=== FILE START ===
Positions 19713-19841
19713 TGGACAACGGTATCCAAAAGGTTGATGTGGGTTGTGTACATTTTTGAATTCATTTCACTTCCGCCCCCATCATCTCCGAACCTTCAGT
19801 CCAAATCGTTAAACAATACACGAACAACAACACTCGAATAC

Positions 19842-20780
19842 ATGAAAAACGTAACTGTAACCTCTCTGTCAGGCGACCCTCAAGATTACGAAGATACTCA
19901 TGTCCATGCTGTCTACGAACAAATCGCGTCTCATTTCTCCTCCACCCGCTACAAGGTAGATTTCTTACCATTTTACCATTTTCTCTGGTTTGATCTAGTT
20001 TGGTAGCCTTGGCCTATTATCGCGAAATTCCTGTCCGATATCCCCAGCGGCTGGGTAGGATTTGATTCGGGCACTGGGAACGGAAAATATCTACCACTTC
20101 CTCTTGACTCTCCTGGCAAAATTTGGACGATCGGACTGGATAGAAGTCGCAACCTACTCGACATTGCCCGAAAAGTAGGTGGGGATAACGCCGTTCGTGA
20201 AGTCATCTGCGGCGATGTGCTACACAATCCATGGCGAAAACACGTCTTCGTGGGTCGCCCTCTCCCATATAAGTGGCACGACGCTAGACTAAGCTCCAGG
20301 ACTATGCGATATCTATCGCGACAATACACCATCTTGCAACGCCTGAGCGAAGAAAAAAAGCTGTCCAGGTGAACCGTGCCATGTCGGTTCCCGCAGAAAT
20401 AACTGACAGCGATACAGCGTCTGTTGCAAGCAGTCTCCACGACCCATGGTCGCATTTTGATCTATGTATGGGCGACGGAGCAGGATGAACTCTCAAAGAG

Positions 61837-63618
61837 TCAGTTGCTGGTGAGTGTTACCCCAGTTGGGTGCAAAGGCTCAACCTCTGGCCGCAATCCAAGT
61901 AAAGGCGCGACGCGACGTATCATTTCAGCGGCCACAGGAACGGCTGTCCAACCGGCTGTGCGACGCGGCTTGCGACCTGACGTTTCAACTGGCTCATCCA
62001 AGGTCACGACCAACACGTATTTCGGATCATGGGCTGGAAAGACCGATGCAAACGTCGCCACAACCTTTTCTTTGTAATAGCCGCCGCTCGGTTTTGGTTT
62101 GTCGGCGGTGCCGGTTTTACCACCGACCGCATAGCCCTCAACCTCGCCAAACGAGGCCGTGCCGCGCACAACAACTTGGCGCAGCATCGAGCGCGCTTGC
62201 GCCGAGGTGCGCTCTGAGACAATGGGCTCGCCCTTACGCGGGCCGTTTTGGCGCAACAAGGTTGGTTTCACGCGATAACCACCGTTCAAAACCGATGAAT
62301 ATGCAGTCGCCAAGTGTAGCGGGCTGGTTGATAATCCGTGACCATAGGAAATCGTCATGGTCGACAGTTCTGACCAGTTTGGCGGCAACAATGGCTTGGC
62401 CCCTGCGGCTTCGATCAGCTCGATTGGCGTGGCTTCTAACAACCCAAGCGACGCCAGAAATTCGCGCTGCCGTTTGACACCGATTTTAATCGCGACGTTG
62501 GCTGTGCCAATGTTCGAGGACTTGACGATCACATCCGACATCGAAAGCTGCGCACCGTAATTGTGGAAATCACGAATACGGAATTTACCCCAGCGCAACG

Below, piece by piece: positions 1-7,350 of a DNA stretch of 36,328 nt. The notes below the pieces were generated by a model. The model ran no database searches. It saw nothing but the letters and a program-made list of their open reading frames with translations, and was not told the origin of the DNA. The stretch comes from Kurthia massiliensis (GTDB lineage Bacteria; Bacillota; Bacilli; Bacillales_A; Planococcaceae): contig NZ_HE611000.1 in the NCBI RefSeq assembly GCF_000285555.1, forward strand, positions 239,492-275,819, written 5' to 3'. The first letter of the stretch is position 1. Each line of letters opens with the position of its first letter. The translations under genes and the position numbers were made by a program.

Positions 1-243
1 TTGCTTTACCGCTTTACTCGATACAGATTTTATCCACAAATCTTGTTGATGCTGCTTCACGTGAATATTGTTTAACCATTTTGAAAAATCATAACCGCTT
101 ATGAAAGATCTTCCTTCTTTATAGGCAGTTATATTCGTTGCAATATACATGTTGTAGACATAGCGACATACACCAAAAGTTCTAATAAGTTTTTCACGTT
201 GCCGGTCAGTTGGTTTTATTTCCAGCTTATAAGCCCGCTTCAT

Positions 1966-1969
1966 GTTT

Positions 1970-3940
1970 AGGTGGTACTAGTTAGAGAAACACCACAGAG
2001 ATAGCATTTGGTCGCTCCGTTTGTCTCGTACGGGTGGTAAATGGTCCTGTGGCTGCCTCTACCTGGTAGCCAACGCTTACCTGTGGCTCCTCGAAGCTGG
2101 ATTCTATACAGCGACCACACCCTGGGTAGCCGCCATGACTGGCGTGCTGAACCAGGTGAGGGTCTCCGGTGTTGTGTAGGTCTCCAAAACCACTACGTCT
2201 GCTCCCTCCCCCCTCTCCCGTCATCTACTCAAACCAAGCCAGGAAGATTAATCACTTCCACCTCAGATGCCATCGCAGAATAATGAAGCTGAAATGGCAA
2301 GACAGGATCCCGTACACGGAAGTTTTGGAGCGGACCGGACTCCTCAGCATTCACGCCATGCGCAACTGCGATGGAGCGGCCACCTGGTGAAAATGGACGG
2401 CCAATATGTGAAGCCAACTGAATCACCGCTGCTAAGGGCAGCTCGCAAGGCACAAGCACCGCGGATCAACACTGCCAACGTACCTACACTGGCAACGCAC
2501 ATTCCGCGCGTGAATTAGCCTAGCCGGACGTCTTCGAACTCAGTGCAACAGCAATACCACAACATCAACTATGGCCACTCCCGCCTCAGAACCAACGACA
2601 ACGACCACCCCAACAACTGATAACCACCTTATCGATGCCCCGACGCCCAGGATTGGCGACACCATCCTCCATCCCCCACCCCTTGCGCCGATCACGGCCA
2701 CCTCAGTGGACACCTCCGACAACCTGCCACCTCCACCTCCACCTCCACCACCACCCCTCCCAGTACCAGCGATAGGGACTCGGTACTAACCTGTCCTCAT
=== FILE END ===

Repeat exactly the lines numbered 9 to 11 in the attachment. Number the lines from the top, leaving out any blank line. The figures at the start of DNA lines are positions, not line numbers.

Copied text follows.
20201 AGTCATCTGCGGCGATGTGCTACACAATCCATGGCGAAAACACGTCTTCGTGGGTCGCCCTCTCCCATATAAGTGGCACGACGCTAGACTAAGCTCCAGG
20301 ACTATGCGATATCTATCGCGACAATACACCATCTTGCAACGCCTGAGCGAAGAAAAAAAGCTGTCCAGGTGAACCGTGCCATGTCGGTTCCCGCAGAAAT
20401 AACTGACAGCGATACAGCGTCTGTTGCAAGCAGTCTCCACGACCCATGGTCGCATTTTGATCTATGTATGGGCGACGGAGCAGGATGAACTCTCAAAGAG